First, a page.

RESEARCH ACCOMPLISHMENTS A. IL-1-MEDIATED DISEASES, NOMID and DIRA: 1. FDA submission of our long term outcome data using the short-acting IL-1 inhibitor anakinra (SOBI) in patients with neonatal-onset multisystem inflammatory disease (NOMID) led to FDA approval of anakinra for the treatment of NOMID in December 2012. 2. We initiated a 10-year follow up outcome study in patients with NOMID, focusing on residual organ inflammation in NOMID, particularly CNS inflammation (aseptic meningitis), inner ear inflammation, eye inflammation, as well as systemic inflammation using previously validated outcomes. 3. Uncontrolled inflammation and chronic IL-1 mediated inflammation can also lead to metabolic and cardiac disease, such that a secondary goal of our studies is to examine cardiac and vascular inflammation in collaboration with Dr. Nehal Mehta, as well as metabolic markers of lipid metabolism. 4. Analyses of long-term outcomes in patients with DIRA treated with the IL-1 blocking agent anakinra indicate good inflammatory control and prevention of organ damage in nine patients. 4. We initiated a novel study with the long term IL-1 inhibitor rilonacept that targets IL-1alpha and beta in patients with DIRA, and have started recruitment. B. NON-IL-1-MEDIATED DISEASES, CANDLE and CAMPS studies: 1. Chronic atypical neutrophilic dermatosis with lipodystrophy, and elevated temperature (CANDLE) is a novel autoinflammatory disease. In an international collaboration our group and others recently identified mutations in the proteasome subunit PSMB8 as a causative gene for this disease. These findings led to a unifying concept that a group of rare diseases described as JMP (joint contractures, muscle atrophy and panniculitis-induced lipodystrophy) syndrome, Nakajo Nishimura syndrome (NNS) in Japan and CANDLE syndrome are along one disease spectrum of proteasome-associated autoinflammatory syndromes (PRAAS). We recently identified that novel mutations in PSMB8 and in additional proteasome genes are genetic causes for CANDLE in those patients, who were either negative for mutations in PSMB8 or carry only one of the PSMB8 mutations. Functional studies showed that mutation-positive and mutation-negative patients expressed high IP-10 (Interferon gamma-induced protein 10), MCP-1, and other chemokines and cytokines associated with interferon induced diseases. Microarray profiles and monocyte stat-1 activation demonstrated an interferon (IFN) response signature (IRS). These observations led to the hypothesis that IFN may be a key inflammatory mediator of the inflammatory disease manifestations in CANDLE, and may be partially responsible for the inflammatory disease manifestations observed. We hypothesized that blockade of IFN signaling may improve the disease manifestations of CANDLE, and initiated a compassionate use study with the drug baricitinib (Eli Lilly), a JAK1/2 inhibitor that can inhibit interferon signaling, in patients with CANDLE. To date we have recruited 10 CANDLE patients who are unresponsive to IL-1 blocking therapy and have incomplete or only minimal responses to therapies blocking TNF and IL-6. We are studying the inflammatory phenotype as well as the metabolic changes that are prominent in CANDLE, including hyperlipidemias, metabolic syndrome and muscle atrophy. 2. CARD14-mediated pustulosis (CAMPS) is another autoinflammatory disease that is caused by autosomal dominant mutations in CARD14. In most instances it is autosomal dominantly inherited but can also be caused by de novo mutations;a G138A mutation that occurred de novo was detected in one of our patients with sporadic, early-onset, generalized pustular psoriasis. The gain of function mutation of CARD14 leads to nuclear factor kappa B (NF-kB) activation, and upregulation of a subset of psoriasis-associated genes in keratinocytes which include the chemokines, (C-C motif) ligand 20 (CCL20) and interleukin 8 (IL8). CARD14 is localized mainly in the basal and suprabasal layers of healthy skin epidermis. We propose that, after a triggering event that may include epidermal injury, rare gain-of-function mutations in CARD14 initiate a process that includes inflammatory cell recruitment by keratinocytes. This perpetuates a vicious cycle of epidermal inflammation and regeneration, a cycle which is the hallmark of psoriasis. Gene expression profiling suggests that CARD14-mediated pustular psoriasis is driven by pathomechanisms similar to those seen in psoriasis. C. UNDIFFERENTIATED AUTOINFLAMMTORY DISEASES Among the children seen in our clinic many do not have a genetic or specific clinical diagnosis. We are dedicated to evaluating and treating patients with severe inflammatory diseases of early onset in life. In addition to a detailed immune evaluation, patients undergo genetic analyses including whole exome sequencing (WES) in trios (patients and parents) and treatment with targeted therapies that all help to identify immune/cytokine dysregulatory pathways. By evaluating patients immunologically, genetically and using targeted therapies, we attempt a "clinical Gestalt" with the goal of identifying immune dysregulated pathways and better treatments. CONCLUSIONS AND SIGNIFICANCE 1. IL-1-blocking therapies have become the standard of treatment for patients with CAPS and DIRA and other autoinflammatory diseases with clinical similarities to the genetic IL-1 diseases. Based on our studies, anakinra (SOBI) was FDA-approved under the orphan program for the use in NOMID. We continue to evaluate the long term safety and efficacy of these agents in our protocols. 2. A study evaluating the efficacy of the long acting IL-1 inhibitor canakinumab in patients with NOMID indicates control of systemic inflammation and disease signs and symptoms, but raises the question about the complete inflammatory control of CNS inflammation that can be achieved in patients with severe disease. 3. We initiated a clinical study in patients with DIRA using the long-acting IL-1 inhibitor rilonacept (Regeneron) to assess its safety and efficacy in these patients with DIRA, who require lifelong therapy with IL-1 blocking agents. 4. In patients with CANDLE we identified additional proteasome mutations as the genetic cause in those patients with clinical disease who have been negative for mutations in PSMB8 or carry only one mutation. These findings allow us to extend our understanding of proteasome dysfunction and its relation to inflammatory disease in humans. 5. We initiated a clinical study using the JAK1/2 inhibitor baricitinib to investigate clinical efficacy and safety in patients with CANDLE to provide preliminary data whether blocking the IFN pathway may be beneficial in this disease. 6. The discovery that mutations in CARD14 cause CARD14-mediated pustulosis (CAMPS) points to a role of keratinocytes in triggering the inflammatory response, and gene expression profiling shows similarities to psoriasis, thus suggesting similar pathogenic pathways. 7. An integrative approach using immune evaluation, whole exome sequencing and targeted therapeutics is used in assessing patients with undifferentiated autoinflammatory disorders, which will lead to an improved understanding of the pathogenesis of severe autoinflammatory disease phenotypes and the development of novel therapies.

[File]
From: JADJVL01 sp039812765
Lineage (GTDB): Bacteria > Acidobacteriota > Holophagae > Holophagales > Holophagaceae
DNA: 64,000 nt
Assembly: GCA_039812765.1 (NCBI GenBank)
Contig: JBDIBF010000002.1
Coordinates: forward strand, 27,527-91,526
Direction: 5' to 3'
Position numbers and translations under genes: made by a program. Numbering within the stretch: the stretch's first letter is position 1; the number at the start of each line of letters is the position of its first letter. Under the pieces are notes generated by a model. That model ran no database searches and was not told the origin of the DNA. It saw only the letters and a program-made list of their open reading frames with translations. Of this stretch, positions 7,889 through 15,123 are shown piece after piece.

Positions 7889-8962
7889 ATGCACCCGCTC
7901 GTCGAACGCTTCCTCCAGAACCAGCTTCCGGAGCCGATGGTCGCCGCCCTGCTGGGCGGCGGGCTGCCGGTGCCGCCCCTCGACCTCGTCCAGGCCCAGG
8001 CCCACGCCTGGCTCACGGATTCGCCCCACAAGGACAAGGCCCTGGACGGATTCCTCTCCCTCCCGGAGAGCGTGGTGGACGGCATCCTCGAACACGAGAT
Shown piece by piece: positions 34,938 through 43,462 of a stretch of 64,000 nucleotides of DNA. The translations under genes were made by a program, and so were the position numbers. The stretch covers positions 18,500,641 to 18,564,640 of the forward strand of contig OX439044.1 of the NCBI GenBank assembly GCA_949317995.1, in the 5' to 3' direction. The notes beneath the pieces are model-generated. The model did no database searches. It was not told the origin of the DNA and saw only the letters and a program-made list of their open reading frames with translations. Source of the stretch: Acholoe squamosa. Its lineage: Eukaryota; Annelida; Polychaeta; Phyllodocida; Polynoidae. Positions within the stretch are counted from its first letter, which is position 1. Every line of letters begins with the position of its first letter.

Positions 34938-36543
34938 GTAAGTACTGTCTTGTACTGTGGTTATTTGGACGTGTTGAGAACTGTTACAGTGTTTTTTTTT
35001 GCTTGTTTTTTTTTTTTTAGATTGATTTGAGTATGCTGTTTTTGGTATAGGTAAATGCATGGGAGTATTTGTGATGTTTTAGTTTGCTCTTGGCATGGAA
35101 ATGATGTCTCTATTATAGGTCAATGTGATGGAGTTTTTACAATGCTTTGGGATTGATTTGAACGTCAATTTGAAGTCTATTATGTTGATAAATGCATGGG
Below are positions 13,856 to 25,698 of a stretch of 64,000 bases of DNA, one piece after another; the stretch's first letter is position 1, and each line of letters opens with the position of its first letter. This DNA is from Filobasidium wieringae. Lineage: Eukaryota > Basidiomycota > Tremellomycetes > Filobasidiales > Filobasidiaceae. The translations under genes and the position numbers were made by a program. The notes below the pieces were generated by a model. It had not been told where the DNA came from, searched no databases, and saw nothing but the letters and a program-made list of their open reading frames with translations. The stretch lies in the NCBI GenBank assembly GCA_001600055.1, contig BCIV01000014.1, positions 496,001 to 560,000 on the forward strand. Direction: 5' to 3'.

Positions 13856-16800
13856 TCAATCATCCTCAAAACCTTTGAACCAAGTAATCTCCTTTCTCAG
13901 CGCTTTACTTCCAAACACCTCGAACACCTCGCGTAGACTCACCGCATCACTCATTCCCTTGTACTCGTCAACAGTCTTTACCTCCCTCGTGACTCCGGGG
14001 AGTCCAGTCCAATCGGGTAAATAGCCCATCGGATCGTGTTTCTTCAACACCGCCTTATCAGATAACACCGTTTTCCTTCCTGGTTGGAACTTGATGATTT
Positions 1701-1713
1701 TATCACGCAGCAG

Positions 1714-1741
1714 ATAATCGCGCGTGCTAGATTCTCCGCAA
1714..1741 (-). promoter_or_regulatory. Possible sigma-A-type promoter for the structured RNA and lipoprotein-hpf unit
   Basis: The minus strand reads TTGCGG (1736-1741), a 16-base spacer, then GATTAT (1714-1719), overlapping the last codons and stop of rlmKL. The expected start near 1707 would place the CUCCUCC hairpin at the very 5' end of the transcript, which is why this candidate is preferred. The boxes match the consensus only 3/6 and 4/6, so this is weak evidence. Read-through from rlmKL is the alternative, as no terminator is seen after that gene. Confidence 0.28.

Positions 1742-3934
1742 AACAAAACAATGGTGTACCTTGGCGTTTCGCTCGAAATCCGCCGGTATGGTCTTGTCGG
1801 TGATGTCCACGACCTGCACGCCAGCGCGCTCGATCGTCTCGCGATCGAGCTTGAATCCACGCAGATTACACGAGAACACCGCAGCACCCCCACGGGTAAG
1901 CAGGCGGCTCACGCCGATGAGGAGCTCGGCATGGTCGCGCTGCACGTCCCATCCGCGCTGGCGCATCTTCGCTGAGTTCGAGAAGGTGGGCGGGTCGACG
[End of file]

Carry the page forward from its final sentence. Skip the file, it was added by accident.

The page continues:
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Sibley, Cailin H; Chioato, Andrea; Felix, Sandra et al. (2015) A 24-month open-label study of canakinumab in neonatal-onset multisystem inflammatory disease. Ann Rheum Dis 74:1714-9